CAM:  No. I got mine and that was enough. Again, I got it to show my respect to the people who watched my back — I can’t express how much the culture in jail revolves around trust and your word. It’s really all you’ve got. I got one outside of jail as well, but the experience was nothing like it was in jail, not only the procedure, but there were no politics involved with that one.

JAREB:  Yes, I would have.

BEAR:  Probably not, as I had already begun to collect cartoon characters and I did not want to ruin the theme. Besides, even with what we were doing for sterilization, it was dangerous.

 
A tattoo born in prison.

BME:  Did your tattoo provide any safety against violence?

JAREB:  Yes and no. It showed the crew that I rolled with, and that comes with both safety and danger — it all depends on the politics of the gangs at the time.

BEAR:  No, it did not. Being six feet tall and 275 pounds did, I guess. And the old saying holds true: “Convicts do time, an inmate’s time does them.” If you don’t fuck with people, people don’t fuck with you. Usually.

BME:  Guards have enough to worry about — with violence and keeping everyone in check. Was it a priority for them to try to stop inmates from getting tattooed?

CAM:  It depended on the guard. If we were caught, we’d get time in the hole, and then time in the infirmary to have the damaged tissue removed.

JAREB:  The guards generally did nothing. Once in a while there’d be a raid and machines would be taken, but new ones would be made that same day.

   
These tattoos were created by a single-needle machine in a prison in Michigan.

BME:  So, it’s been a while since you’ve gotten out of prison, but you still have your tattoo there to remind you of that time in your life. Bear, what do you think of your tattoo now (especially because your personality has changed so much)?

BEAR:  I used to be a very sick, racist asshole who was completely intolerant of anything or anyone different. It doesn’t make much sense because I am different than other people. One day, I just realized that fact and everything changed. While my tattoos remind me of a really crappy time in my life, they do show me where I was then and how much I’ve changed, and I like them for that.

BME:  As you may have heard, Canada is planning on implementing a “tattoo service,” which allows inmates to receive cheap and sterile tattoos. What do you think of this program? Do you think more inmates will get tattoos because of it? Have you known anyone to get hepatitis C or other illness from getting a tattoo?
CAM:  Cheap and sanitary tattoos are a good idea, but it may take away from that culture in jail. Earning a tattoo or being branded is important to inmates. Maybe they should start a program and let the inmates govern it, as the more they take from them, the worse things can get. I don’t know anyone who has gotten sick from it, but I’m sure it happens a lot — most probably wouldn’t discuss it.

JAREB:  I think more programs like this need to be implemented. Tattooing is never going to stop, and the health risks are too great. Maybe more inmates will get tattooed, maybe not, you can never really tell. I have known a lot of people to get really sick, and yes, get hep. It’s not nice to witness people getting sick from diseases that are not being treated because of where they are.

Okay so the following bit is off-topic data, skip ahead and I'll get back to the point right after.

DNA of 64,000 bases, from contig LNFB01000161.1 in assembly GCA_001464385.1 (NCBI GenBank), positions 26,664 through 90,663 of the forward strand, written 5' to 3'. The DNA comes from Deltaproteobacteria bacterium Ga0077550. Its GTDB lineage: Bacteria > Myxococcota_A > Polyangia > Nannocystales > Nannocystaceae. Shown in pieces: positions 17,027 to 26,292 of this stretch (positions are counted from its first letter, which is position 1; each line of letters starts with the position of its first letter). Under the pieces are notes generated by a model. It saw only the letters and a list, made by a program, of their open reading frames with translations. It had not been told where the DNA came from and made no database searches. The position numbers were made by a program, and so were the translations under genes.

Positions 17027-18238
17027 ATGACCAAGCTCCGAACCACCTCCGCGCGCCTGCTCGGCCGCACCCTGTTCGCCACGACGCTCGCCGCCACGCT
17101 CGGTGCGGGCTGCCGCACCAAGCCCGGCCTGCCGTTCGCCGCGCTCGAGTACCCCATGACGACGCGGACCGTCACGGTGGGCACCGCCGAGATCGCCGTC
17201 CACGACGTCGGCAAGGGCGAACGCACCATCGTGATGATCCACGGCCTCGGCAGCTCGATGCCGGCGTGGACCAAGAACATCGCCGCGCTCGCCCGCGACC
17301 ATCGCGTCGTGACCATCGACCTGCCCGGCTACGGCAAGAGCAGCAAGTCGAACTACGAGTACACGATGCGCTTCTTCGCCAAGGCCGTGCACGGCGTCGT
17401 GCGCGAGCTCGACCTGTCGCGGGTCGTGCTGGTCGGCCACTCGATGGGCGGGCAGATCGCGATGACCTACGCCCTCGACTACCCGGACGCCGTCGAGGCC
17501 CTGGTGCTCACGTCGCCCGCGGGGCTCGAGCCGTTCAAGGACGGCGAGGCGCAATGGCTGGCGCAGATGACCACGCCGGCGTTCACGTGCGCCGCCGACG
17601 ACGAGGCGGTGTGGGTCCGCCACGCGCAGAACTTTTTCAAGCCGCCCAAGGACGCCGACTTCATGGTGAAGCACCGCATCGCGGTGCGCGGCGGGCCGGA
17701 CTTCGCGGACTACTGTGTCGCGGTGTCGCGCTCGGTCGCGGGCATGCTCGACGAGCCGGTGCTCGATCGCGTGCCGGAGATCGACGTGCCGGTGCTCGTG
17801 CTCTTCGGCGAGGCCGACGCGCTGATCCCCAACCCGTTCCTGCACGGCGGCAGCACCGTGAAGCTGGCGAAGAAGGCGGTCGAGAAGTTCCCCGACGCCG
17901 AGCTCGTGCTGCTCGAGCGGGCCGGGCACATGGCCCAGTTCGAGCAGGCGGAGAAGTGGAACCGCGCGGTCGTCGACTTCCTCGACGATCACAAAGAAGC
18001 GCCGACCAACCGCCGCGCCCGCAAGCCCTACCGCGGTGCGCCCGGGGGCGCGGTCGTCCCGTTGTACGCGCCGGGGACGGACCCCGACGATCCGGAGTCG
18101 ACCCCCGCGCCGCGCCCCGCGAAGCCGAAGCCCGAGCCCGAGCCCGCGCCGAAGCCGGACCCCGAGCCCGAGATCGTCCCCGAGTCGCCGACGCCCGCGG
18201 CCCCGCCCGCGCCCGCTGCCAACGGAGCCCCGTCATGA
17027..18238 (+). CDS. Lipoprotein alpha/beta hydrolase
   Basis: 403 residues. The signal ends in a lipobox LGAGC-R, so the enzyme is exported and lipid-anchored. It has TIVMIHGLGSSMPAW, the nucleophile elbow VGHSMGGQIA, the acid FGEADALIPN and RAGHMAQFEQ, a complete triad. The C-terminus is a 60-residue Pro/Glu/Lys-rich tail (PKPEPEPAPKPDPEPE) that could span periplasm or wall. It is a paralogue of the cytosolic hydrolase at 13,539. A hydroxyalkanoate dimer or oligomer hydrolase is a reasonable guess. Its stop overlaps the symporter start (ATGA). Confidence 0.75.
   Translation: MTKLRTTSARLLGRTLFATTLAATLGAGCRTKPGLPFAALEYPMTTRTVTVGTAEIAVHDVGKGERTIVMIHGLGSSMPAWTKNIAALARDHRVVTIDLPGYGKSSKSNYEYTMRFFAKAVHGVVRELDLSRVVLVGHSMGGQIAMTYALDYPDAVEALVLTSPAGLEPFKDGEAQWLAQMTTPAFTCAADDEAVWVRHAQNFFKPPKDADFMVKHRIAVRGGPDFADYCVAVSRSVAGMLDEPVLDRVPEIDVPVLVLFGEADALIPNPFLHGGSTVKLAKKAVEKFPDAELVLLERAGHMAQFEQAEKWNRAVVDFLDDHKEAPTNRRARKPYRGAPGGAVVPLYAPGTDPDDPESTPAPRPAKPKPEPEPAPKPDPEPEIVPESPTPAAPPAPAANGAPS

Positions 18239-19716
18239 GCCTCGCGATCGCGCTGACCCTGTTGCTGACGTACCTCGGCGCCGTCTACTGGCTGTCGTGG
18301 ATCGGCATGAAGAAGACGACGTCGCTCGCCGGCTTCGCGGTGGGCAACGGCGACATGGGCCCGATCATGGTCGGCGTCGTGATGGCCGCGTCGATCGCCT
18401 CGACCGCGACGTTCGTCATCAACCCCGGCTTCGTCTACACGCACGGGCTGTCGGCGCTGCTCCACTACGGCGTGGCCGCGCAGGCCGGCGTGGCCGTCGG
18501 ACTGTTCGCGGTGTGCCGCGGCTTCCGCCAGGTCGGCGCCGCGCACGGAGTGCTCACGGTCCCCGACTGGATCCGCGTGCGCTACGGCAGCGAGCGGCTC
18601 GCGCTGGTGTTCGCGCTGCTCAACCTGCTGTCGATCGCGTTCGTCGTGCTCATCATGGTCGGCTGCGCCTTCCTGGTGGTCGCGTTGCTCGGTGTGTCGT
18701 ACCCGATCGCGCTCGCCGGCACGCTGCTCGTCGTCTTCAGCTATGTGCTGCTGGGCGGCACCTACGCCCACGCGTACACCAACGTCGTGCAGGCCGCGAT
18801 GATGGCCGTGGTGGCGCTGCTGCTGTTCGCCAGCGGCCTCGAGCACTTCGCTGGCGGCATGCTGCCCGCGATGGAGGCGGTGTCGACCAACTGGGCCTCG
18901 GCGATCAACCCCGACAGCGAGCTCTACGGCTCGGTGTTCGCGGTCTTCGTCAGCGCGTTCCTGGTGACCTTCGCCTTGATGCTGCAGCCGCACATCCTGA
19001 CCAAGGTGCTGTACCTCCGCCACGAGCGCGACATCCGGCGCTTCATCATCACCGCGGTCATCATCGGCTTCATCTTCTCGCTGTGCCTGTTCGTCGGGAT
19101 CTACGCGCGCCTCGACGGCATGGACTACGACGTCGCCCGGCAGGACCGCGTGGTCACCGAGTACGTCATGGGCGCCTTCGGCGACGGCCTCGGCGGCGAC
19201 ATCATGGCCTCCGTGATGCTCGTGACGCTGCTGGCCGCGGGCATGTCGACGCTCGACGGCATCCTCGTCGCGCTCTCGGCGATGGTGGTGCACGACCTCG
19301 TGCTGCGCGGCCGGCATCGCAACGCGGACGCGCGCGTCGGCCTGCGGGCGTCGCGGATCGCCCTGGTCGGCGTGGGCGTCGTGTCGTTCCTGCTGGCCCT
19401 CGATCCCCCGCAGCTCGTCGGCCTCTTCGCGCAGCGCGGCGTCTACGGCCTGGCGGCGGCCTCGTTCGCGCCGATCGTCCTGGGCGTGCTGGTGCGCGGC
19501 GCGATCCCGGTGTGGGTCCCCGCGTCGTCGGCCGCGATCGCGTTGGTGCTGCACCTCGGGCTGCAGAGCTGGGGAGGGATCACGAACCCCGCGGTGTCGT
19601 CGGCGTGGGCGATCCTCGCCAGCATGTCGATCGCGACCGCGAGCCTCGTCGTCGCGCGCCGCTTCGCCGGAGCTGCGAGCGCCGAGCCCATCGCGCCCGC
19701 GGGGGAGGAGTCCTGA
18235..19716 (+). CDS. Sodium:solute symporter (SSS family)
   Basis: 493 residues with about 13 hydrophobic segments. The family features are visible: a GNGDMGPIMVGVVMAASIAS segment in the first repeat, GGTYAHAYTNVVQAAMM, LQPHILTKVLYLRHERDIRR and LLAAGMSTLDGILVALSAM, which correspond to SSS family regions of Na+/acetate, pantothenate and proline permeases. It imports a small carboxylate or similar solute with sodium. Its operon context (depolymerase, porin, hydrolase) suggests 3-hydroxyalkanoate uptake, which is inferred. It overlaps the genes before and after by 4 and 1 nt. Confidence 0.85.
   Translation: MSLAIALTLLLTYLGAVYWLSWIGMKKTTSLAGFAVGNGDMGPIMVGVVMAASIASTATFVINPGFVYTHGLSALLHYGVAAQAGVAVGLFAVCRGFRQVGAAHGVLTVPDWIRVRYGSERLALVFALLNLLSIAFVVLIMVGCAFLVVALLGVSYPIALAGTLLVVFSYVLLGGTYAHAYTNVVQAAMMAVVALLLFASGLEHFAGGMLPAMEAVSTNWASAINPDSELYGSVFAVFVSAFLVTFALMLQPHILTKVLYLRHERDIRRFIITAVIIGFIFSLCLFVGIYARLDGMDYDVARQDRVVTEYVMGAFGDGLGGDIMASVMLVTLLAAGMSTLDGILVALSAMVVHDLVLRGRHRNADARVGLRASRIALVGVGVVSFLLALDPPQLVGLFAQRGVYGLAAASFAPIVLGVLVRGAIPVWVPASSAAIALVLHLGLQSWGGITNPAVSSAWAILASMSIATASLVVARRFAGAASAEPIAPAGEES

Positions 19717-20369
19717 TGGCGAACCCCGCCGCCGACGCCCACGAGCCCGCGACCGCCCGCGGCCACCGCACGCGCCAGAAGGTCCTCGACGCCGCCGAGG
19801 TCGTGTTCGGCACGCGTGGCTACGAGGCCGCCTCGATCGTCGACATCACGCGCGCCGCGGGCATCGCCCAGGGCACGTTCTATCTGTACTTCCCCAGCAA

I think it is hard for people who have never been in jail to make rules for what should happen in jail. How can you tell someone to live a certain way if you yourself are never going to have to live it?

BEAR:  I think it is a very good idea. Prison should be about rehabilitation, not retribution. Part of being rehabilitated is improving your self image, and tattoos do that. I do think that more inmates will get tattoos, which is a shame since most will probably do it for the wrong reasons, and they won’t think it through. Plus, I would imagine that the administration will not allow gang tats, so those will remain underground. And while I’ve heard a few horror stories, I do not know anyone personally who has gotten anything from a tattoo.


Johann Florendo (IAM: Johann) is an extremely talented tattoo artist, and has been in the business for six years. He’s currently working for Mean Street Tattoo Studio in New York City. He’s done a countless number of cover-up tattoos on men who’ve done time. I spoke to Johann about his experience with some of these men.

BME:  How many people have you worked on who’ve been in jail and are looking for cover-up tattoos?

JOHANN:  I can’t recount the many times I have seen and worked on tattoos that originated in jail. I have probably documented at least about thirty or so over the years which were worth photographing. I know for a fact I have done many more than that, I just never took a picture of them (probably because it wasn’t that much of a noteworthy tattoo that they wanted me to cover their tattoo with, or they wanted me to rework the jailhouse line work and I had very little input on the tattoo).

BME:  We’ve heard from these men in this interview that gang related tattoos and other prison-themed work is common. What kinds of tattoos have you seen that people are interested in getting covered up?

JOHANN:  It differs from individual to individual, but most people usually cover up old gang insignia, racist imagery, vulgar or offensive lettering, or just plain ugly tattoos. Sometimes, they want me to rework some of their tattoos that they received on the “inside” and sometimes it’s possible to make it totally new and “cleaned” up. Sometimes the work is so badly scarred or blown out that I would liken the process to “polishing a turd.”

BME:  What should people know who are looking for cover-up work? It must a difficult task sometimes because of the colour of the initial ink and poor quality of the tattoo.